MultiscreenSky Qadditional £15
Kids channelsSky Glass & Sky Qadditional £5
BT SportSky Glass & Sky Qadditional £27

Sky Glass vs Sky Q total streaming cost

Because of the flexible nature of TV subscriptions on Sky Glass, the total streaming costs could work out much lower.

Monthly subscriptions give you the option to pick and choose each month what content you want to be able to watch. You can add Sky Cinema in December, watch all the Christmas movies you want and then cancel, saving yourself £11 a month or £121 a year.

You could also add on Sky Sports and TNT Sports for the Premier League and then cancel once the season ends. However, you will have to remember to upgrade and downgrade each month in order to make the most of Sky Glass’ flexibility.

Sky Q vs Sky Glass - Setup

Sky Glass pulls ahead of Sky Q because, when it comes to simplicity of the setup, you just need to plug Sky Glass into a power socket and you’re good to go.  The biggest appeal of Sky Glass is the all-in-one design.

Since there’s no need for a satellite dish, there’s no set-top box. This means no lengthy installation process, no permission required from the landlord or logistics to figure out if you’re on the 10th floor in a block of flats.

The time between taking it out of the box to streaming your favourite shows is a matter of minutes. You just unpack, mount it on its stand and plug it in – and the Sky delivery team will even do that for you.  There’s a quick animation and you’re asked to connect to a Wi-Fi network.

You then log into your Sky account and you’re ready to start streaming. You can also connect to the internet with an ethernet cable, which is a good option if your Wi-Fi is spotty, but it kind of defeats the point of fewer cables in your home.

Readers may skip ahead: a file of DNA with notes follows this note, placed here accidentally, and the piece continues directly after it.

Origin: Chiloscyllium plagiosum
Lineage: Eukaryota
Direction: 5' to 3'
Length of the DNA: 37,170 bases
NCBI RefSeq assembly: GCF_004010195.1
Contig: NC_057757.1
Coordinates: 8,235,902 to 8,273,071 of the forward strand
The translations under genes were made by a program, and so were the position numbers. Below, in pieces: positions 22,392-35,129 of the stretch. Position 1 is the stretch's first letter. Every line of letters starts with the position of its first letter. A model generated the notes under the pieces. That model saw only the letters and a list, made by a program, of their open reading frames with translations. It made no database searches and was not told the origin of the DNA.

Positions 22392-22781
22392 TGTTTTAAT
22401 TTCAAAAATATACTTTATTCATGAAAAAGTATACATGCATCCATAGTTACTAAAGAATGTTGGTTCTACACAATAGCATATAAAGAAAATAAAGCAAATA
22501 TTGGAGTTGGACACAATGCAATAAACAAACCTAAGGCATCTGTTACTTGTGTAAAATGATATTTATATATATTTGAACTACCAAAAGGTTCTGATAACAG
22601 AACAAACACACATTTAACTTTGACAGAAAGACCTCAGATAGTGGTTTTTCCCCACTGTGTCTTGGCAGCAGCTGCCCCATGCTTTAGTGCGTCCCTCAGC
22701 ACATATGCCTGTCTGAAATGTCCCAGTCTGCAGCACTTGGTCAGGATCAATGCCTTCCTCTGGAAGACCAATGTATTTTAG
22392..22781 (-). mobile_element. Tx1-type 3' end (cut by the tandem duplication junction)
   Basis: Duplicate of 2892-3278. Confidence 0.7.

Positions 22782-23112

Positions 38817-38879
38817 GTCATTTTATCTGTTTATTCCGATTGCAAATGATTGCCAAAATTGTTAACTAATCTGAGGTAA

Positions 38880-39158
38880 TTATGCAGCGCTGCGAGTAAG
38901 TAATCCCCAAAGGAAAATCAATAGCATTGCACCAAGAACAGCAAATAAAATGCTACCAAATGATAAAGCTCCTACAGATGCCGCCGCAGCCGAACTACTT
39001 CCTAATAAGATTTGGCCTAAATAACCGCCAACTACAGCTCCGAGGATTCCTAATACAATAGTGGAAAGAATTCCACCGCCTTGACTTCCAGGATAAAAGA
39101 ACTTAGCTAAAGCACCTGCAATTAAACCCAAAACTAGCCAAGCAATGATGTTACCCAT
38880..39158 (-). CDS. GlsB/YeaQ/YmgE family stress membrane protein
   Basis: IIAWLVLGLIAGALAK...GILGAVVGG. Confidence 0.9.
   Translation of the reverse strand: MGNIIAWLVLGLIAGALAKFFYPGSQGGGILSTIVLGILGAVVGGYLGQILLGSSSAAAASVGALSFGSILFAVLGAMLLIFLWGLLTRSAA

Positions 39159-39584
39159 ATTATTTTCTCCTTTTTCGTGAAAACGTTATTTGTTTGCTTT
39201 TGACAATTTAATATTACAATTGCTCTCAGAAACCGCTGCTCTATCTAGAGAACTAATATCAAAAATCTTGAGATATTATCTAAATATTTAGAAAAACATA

Sky Q vs Sky Glass - viewing experience

While the interfaces are pretty much identical, there are a few key differences to the viewing experience of Sky Glass and Sky Q.

You can’t record programmes

Like other streaming services, Sky Glass doesn’t record TV shows and films in the same way Sky Q does. Sky Glass gives you the option to add a show or film to your playlist which you can stream on-demand.

The biggest downside of this is that, after a certain amount of time, the show or movie may no longer be available to stream on-demand. Unlike a programme you record and save on your Sky Q box, you will have a limited window when you can catch up with your queued content.

You can’t skip ads unless you pay

A huge benefit of recording a load of TV shows to binge at your leisure is the ability to fast-forward through the adverts. When streaming on Sky Glass, however, this isn’t an option unless you pay an additional £5 a month.

This option will be free for the first year, but it’s worth keeping in mind how your long-term viewing experience could be impacted.

Multiroom is an extra cost

Like Sky Q, Sky Glass does offer multiroom options for an additional fee. You would have to pay £10 a month for the Whole Home pack as well as £50 for a Sky Stream Puck, which can plug into any TV.

Is Sky Glass worth the money?

Sky Glass’ value lies in its simplicity. There’s no lengthy installation process, no dish or cables needed, no set-top box or soundbar you need to find a home for. You simply plug it in, connect it to your Wi-Fi and you’re good to go.

It’s an elegant solution for those who want full access to all of Sky’s great TV content without longer contracts or long-term changes to your property that your landlord might not approve of. However, with Sky Glass, you’re paying for both a product and a service. If you already have a high-end smart TV and sound system, there won’t be much value in buying another one just to avoid additional cables.

See the latest Sky TV deals

Watch the best of US and international TV on Sky Q or Sky Glass

FAQs Sky Q vs Sky Glass